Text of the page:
Contractors for the Yellowhead, Alberta portion of the Trans Mountain Expansion Project gathered recently in Edson before heading into the field to prepare the Project right-of-way (ROW) for future pipeline installation. 

About 50 contractors, sub-contractors, environmental monitors and TMEP Project staff attended the two-day safety and Project orientation ‘kickoff’ sessions.

The first phase of work involves surveying and staking the right-of-way. Session topics included TMEP requirements for:

  • Public and worker safety
  • Emergency response plans
  • Security, traffic management and signage
  • Acting as a good neighbour in communities along the route and information for helping members of the public get their questions about the Project answered
  • Protecting Indigenous cultural areas and environmentally sensitive areas 

Presenters included Trans Mountain’s project director for the 289-kilometre Yellowhead section (Spread 2) and the project manager for Midwest Pipelines, the Spread 2 general construction contractor.

“There was definitely excitement and energy in the room. The Project team is excited to start construction,” said TMEP community liaison for Alberta, Lynley Kotyk.

The first groups in the field were surveyors marking the right-of-way and environmental specialists to mark any sensitive environmental features. The first phase of activities includes wildlife ‘sweeps’ to take note of wildlife in the vicinity of pending work, riparian habitat surveys and reviews for heritage resource or traditional land use areas.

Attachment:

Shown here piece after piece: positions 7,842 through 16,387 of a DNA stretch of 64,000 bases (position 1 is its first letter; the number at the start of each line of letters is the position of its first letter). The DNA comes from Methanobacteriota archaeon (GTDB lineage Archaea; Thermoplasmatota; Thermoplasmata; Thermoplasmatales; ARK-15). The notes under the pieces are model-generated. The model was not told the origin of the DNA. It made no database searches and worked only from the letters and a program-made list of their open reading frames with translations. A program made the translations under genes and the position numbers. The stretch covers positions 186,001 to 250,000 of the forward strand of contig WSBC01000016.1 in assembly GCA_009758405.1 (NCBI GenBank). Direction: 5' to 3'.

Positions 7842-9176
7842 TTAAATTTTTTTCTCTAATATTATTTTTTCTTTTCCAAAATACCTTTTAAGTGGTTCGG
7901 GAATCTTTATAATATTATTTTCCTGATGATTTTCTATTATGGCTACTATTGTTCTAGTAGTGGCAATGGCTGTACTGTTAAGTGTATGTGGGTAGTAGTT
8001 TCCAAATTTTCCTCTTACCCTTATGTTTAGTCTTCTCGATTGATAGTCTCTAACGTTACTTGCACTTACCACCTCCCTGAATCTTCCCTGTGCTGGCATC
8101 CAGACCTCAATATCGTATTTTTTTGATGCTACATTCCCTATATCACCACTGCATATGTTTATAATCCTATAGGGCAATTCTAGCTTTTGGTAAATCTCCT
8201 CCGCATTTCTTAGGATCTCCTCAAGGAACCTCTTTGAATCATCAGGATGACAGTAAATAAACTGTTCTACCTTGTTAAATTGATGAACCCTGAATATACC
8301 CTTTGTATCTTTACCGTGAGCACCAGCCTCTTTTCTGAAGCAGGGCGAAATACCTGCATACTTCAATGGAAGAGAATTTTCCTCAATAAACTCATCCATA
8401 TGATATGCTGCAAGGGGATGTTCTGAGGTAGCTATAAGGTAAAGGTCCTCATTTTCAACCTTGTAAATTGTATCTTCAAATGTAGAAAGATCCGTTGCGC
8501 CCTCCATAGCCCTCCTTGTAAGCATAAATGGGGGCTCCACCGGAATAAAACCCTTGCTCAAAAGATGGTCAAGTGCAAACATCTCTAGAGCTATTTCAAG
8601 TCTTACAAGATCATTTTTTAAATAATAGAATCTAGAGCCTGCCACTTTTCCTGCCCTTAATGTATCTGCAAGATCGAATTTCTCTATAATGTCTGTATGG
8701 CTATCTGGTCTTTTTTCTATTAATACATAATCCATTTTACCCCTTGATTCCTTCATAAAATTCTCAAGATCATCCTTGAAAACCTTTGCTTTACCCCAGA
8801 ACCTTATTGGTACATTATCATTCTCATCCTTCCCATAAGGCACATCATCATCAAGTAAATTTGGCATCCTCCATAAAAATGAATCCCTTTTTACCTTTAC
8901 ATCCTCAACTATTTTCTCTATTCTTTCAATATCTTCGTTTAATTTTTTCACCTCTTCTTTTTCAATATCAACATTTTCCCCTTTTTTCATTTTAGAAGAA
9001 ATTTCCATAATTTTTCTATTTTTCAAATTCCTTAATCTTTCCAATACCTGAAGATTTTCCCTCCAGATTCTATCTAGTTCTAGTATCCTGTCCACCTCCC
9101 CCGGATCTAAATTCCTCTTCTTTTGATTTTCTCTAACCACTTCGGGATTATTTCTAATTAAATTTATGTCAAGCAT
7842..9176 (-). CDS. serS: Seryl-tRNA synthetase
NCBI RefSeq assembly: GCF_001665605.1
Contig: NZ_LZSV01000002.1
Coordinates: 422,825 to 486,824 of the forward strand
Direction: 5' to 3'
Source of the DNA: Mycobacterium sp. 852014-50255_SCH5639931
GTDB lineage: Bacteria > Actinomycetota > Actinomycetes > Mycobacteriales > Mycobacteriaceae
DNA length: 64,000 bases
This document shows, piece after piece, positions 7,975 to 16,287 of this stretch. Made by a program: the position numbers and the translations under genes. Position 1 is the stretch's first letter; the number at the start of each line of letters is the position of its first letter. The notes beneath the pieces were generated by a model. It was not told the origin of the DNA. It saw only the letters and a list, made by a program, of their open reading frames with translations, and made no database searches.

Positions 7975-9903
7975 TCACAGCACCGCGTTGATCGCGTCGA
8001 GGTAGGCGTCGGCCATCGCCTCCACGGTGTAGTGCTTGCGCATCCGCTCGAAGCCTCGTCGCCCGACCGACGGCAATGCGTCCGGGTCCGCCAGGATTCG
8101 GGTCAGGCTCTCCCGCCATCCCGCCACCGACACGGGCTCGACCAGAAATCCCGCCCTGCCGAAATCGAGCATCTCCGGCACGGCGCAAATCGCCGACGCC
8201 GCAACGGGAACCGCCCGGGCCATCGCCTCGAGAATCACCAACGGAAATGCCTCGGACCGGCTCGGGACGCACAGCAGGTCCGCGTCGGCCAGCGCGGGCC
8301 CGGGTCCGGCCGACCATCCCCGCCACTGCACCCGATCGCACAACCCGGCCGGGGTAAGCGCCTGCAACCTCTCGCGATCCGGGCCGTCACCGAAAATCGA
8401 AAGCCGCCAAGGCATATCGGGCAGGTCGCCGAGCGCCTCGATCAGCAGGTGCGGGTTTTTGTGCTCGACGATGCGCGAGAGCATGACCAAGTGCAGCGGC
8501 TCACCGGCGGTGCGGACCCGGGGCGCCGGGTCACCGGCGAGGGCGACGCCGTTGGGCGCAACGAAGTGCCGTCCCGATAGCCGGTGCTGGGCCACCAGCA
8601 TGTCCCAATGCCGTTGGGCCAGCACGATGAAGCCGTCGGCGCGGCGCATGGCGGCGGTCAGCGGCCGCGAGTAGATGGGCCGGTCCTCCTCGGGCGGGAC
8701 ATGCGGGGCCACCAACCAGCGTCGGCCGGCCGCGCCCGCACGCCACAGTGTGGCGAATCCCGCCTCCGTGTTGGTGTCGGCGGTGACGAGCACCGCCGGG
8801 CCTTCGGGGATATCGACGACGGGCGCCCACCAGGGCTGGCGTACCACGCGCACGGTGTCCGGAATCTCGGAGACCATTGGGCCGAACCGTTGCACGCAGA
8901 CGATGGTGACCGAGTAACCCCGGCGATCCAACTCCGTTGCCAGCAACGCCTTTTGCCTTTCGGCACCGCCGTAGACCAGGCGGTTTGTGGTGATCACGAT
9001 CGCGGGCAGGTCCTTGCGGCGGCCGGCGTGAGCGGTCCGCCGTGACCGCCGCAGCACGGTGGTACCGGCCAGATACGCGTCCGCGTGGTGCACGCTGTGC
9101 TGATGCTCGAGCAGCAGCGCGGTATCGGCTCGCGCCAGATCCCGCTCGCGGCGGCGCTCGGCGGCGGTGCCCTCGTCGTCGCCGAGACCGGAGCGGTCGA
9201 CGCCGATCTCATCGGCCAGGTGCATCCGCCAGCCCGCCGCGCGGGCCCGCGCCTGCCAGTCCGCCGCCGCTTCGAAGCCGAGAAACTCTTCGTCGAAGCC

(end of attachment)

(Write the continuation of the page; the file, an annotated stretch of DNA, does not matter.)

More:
TMEP has developed detailed Environmental Plans that document the environmental requirements for the Project. These must be met during all phases of construction for Project components such as right-of-way, facilities, pipeline reactivation and marine terminals.

Trans Mountain, its contractors and sub-contractors are responsible for implementing the Environmental Plans and applying the associated mitigation (protection) measures that pertain to their scope of work. The plans detail specific actions required to protect environmental components (such as a waterway or a plant or animal species) that have been assessed as potentially affected by the Project.

A subsequent kickoff session is planned in the near future to review Trans Mountain’s requirements for land clearing along the right-of-way.

“Once the right-of-way is surveyed and staked and all the preliminary environmental work has taken place, the next step will be beginning to clear the right-of-way. There will be another kickoff meeting prior to the start of that phase of work,” explained Kotyk.

Kotyk added that plans are specific to the area where work will be carried out. For example, TMEP worked collaboratively with general contractor Midwest to develop site-specific emergency response plans to complement Trans Mountain’s overall emergency response plan. Those plans were reviewed last fall and winter with first responders and local governments along the right-of-way. Other near-term activities include a 10-day pre-construction cultural field study program that is organized by TMEP’s Aboriginal engagement team.